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Prestigious Booker prize has become tougher and more covetable, says Anuradha Roy

News Agencies | Updated on: 13 February 2017, 3:38 IST

The expansion of the Man Booker Prize ambit to include authors from all over the world has made the prestigious literary prize "much tougher and more covetable" says Anuradha Roy, the only Indian author longlisted for it this year."A bigger field, virtually everyone writing in English, makes it a much tougher and more covetable prize than it was when it had only British and Commonwealth writers," Roy said.

The prize worth 50,000 pounds had in the year 2013 expanded its criteria for eligibility to allow all authors who write fiction in English to enter as long as they are published in the UK. Previously only authors from Britain, Ireland, the Commonwealth and Zimbabwe were eligible.

In the past, five authors of Indian origin, V S Naipaul, Salman Rushdie, Arundhati Roy, Kiran Desai and Aravind Adiga, have won the Booker.Roy's longlisted novel, Sleeping on Jupiter, is a tale of three feisty old women from Kolkata who embark on a holiday together.

The author says the longlist announcement came as a complete surprise. "I didn't expect it at all. It was a complete surprise and it took me a long time to convince myself it had actually happened."Set in an imaginary pilgrimage sea town called Jarmuli, the novel also dwells on the subject of violence and child abuse. "This book started as a long short story with three old friends going on a part pilgrimage, part holiday. I was interested at that time in friendship and a lot of this book is about the complexities of friendship," said Roy.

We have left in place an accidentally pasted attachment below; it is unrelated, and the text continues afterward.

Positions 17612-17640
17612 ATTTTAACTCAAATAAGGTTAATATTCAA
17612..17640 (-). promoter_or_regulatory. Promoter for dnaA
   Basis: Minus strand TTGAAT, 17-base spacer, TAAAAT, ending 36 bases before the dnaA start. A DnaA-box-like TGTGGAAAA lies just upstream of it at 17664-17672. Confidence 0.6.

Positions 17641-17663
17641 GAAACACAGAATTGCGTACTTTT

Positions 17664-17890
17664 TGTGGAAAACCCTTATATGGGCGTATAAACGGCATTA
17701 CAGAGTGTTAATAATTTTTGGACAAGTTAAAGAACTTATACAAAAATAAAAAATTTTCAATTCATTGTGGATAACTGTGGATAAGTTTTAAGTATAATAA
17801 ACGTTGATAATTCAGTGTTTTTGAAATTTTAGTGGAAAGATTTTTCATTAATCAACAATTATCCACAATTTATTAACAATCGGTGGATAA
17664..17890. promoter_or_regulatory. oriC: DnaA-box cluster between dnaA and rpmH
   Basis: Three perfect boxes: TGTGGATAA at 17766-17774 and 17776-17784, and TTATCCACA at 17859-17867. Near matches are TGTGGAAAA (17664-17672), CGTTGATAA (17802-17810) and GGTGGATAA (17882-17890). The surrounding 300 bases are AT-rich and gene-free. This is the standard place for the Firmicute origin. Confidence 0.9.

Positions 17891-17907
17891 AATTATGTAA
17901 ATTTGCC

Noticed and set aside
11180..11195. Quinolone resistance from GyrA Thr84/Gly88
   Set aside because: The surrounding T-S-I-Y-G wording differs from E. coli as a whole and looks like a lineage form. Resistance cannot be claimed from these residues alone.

Roy, whose previous novels include An Atlas of Impossible Longing and The Folded Earth said she is not prompted by current social realities to explore themes."I don't ever choose a theme: it's always character and place-driven for me," said Roy. "I found after finishing the short story that I kept thinking about a girl who occurred in it as an incidental character. A temple guide too was in that short story, again as an incidental character.

As I worked more on the two of them the novel took the shape it did."In her book Roy details the story of a 25-year-old who returns to Jarmuli after being adopted by a family in Norway who takes her away from India. Why did she pick Norway for her plot?.

"At an orphanage I encountered through my mother who worked there, I came across several Scandinavians who had adopted older children or children with special needs. I suppose this was one reason; the second is that it is very far from here in every conceivable way, and I needed that for the novel," said the author.

(with inputs from PTI)

First published: 12 August 2015, 1:38 IST
 
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